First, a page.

Friday, October 8, 2010

Why are moons and climate important?

When thinking about the climate on your fictional planet, it may be best to first decide on if you want a moon or if you want many. Theories have stated that if there was no moon, there would be little change in the tide as they are caused by the opposing gravities of Earth and our moon. The moon is also lengthening Earth’s day slightly over the centuries and stabilizing the axial tilt. Without the moon stabilizing the tilt, the weather patterns would be drastic as the seasons changed. Having a number of moons would make the planet rather unstable as the friction of the moons competing with each other and Earth’s gravity would cause friction heating the planet and the tides and weather would be erratic as well as the tectonic activity.
Once you’ve decided on how many moons your planet has, and how any differences could affect the fictional planet, the next step in your writing process will be to decide on the climatic zones. Take out your topography map and a few markers. If your planet is similar to Earth, get out six markers or highlighters. Climatic zones are decided by how the star’s rays hit the planet (as Earth is round, it takes longer for the rays to hit the poles than the Equator so it’s colder at the poles), How high up it is (heat may rise but higher air is thicker and doesn’t allow much space for particles to move and create heat), winds (cold winds cool the area while hot winds rise the temperature), distance from big bodies of water as they stabilize weather (think ocean effect on coasts or lake effect around the Great Lakes), and where the slope of the hill or mountain is facing towards the star or away from it. Earth’s six main climatic zones are: polar, temperate, arid, tropical, Mediterranean, and tundra. As it is your planet, you can add as many zones as you like or as few zones as you like, it would just help if it were scientifically possible as many science fiction readers these days know as more about science and real possibilities than ever before and nothing is worse than alienating readers by science they know to be impossible without an explanation somewhere.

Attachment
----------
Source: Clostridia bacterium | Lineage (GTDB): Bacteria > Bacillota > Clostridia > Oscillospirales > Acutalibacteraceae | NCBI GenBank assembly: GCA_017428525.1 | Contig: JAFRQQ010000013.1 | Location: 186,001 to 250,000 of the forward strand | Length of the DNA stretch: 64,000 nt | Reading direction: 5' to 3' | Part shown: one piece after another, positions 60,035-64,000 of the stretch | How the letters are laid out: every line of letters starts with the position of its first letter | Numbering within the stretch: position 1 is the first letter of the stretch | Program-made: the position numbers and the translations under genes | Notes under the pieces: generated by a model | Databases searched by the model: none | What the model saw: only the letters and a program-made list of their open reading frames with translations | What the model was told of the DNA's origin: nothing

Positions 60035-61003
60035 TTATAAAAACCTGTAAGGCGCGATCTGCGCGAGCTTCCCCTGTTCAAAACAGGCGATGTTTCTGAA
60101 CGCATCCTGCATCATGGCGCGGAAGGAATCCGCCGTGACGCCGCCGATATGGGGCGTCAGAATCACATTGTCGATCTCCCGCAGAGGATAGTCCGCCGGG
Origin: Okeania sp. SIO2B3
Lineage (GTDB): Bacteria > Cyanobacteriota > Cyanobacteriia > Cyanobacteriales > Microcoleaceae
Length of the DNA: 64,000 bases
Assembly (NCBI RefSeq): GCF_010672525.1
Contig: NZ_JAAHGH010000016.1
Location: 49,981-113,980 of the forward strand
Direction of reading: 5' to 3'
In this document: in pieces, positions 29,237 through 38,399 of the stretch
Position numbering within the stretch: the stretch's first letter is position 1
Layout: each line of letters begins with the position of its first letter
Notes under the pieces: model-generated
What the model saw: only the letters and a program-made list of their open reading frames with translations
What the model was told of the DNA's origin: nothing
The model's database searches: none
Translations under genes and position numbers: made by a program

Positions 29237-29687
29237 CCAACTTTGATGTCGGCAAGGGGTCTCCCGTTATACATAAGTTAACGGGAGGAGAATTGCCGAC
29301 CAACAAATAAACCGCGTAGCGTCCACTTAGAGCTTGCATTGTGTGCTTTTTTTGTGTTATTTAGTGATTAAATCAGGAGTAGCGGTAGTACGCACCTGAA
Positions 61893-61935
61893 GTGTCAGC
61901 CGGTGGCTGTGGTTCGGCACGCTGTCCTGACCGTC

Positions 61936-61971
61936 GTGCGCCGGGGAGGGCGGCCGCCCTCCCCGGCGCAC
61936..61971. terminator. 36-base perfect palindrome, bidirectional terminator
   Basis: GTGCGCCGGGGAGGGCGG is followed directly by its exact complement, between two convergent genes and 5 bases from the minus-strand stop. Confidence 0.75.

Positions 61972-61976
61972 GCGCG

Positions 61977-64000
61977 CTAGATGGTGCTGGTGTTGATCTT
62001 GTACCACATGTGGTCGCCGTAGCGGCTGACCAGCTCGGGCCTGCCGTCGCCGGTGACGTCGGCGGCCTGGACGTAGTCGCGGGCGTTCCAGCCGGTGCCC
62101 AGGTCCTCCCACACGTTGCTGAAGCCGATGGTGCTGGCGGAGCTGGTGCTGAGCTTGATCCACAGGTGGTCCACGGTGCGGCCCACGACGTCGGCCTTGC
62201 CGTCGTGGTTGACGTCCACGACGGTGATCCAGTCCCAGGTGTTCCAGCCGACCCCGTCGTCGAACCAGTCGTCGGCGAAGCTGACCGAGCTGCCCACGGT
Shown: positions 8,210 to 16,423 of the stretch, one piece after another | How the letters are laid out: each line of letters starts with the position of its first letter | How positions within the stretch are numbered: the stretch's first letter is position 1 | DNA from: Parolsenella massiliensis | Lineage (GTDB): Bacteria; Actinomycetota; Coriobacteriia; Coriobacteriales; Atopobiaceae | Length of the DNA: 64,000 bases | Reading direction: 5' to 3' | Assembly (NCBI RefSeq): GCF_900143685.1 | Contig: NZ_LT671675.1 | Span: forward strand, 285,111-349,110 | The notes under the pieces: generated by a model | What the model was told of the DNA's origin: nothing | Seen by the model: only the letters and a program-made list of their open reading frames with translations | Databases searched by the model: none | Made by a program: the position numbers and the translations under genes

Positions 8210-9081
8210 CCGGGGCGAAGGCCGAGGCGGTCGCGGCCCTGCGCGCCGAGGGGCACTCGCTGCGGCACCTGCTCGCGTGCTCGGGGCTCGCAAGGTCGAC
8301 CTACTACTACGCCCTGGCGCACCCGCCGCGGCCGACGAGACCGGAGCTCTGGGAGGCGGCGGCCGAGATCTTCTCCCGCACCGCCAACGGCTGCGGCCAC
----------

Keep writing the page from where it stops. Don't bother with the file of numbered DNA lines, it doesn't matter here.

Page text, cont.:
Once you know the climate zones, we can take a look at what plants are on your planet in the next segment of how to create your fictional planet.

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